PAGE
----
Proud history nerd! Next we went to see Our Lady of Reims cathedral. It was built in 1211 and it is where all the kings of France were crowned. The church has been destroyed by fire but rebuilt many times. In 2011, the city of Reims celebrated her 800th anniversary! The French really know how to build a church.

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Of course Liv lit a candle and we bought a souvenir coin to add to her collection.


Our next stop was to find a place for lunch. We walked around town but most places were closed since it was too early. We stopped in Flying Tiger because Liv loves that store.


I wish I bought this cute hand-crank fan because it was the hottest day ever! We couldn’t resist to pick up a bag of chocolates to snack on while we searched for a place to eat.

It was during World Cup fever so we got soccer themed white chocolate. We stopped by Maison Fossier, Liv loves their rose biscuits but we didn’t want to carry around the huge box all day and they sell them at Monoprix.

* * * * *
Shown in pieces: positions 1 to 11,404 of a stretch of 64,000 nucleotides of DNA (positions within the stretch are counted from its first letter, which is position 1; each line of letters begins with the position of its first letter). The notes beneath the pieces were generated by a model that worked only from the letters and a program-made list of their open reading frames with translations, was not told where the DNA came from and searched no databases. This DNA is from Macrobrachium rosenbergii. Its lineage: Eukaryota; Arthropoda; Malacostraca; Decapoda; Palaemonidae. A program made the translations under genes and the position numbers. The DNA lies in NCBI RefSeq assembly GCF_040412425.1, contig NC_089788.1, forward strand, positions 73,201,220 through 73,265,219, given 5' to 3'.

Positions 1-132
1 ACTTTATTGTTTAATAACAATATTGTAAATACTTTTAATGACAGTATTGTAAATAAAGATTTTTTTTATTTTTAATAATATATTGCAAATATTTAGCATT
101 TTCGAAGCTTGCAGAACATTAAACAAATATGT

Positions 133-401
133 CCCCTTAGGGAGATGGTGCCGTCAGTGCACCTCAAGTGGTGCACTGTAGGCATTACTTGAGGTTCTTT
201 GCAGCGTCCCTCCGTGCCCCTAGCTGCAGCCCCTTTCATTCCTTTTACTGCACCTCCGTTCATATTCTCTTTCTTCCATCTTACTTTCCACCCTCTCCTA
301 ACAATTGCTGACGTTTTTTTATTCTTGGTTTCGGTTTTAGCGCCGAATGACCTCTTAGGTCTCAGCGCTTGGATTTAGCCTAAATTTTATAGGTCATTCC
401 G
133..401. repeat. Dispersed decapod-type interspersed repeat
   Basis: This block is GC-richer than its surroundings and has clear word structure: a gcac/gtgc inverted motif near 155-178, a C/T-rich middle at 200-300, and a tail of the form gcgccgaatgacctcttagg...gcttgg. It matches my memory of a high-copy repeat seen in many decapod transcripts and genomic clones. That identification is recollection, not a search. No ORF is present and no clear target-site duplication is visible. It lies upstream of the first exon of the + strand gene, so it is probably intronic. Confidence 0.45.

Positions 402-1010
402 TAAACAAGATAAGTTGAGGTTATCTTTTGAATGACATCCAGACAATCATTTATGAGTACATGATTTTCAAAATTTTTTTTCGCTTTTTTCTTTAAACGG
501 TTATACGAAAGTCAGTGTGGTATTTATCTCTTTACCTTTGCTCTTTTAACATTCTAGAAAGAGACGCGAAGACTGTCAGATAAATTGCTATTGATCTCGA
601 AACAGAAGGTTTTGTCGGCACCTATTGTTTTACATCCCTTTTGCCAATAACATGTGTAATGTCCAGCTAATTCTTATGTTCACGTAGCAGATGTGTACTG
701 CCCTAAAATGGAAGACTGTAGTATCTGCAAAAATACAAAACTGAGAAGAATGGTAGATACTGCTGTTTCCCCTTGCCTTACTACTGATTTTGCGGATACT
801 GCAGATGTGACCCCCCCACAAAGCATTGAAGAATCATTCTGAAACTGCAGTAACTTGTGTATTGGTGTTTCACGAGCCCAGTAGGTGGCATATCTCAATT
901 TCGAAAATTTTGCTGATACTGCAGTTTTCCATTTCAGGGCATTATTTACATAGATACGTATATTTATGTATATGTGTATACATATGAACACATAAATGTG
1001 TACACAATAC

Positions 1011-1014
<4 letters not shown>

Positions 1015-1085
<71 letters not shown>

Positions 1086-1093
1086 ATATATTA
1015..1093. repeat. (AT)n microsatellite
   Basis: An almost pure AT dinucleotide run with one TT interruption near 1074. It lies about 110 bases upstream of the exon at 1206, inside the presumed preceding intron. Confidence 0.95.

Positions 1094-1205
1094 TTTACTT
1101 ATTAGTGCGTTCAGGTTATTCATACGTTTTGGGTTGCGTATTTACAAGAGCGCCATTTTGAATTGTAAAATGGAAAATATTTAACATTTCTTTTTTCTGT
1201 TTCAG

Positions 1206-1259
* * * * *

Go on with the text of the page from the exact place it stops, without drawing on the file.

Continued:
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We encountered this awesome farmers market and sampled the fruit but they didn’t have any restaurants so we continued our search. We always seem to be too early or too late for lunch!


We noticed brasseries began to put out champagne bottles while we were walking by but we couldn’t start drinking before eating something. Liv and I got a ice cream cone to cool us down since it was like 100 degrees.


As tempting as those lovely avocado tarts looked, we continued walking around town to find a place to sit down and eat. We kept getting unlucky because I wanted to visit the town hall but of course it was closed for repairs.


We finally found an interesting place that was opening for lunch in a few minutes wait.

We were so happy to order fish n’ chips!

We enjoyed being able to lounge and get out of the sun. Of course as soon as we started eating the crowds arrived and everyone started smoking, cough!


So I knew it was time for a glass of champagne. We walked to this cool looking place.


When we inquired about a tasting they informed us they were closing early so no walk-ins. Merde! I called to see if we could make a reservation for the Perching bar which was outside of Reims.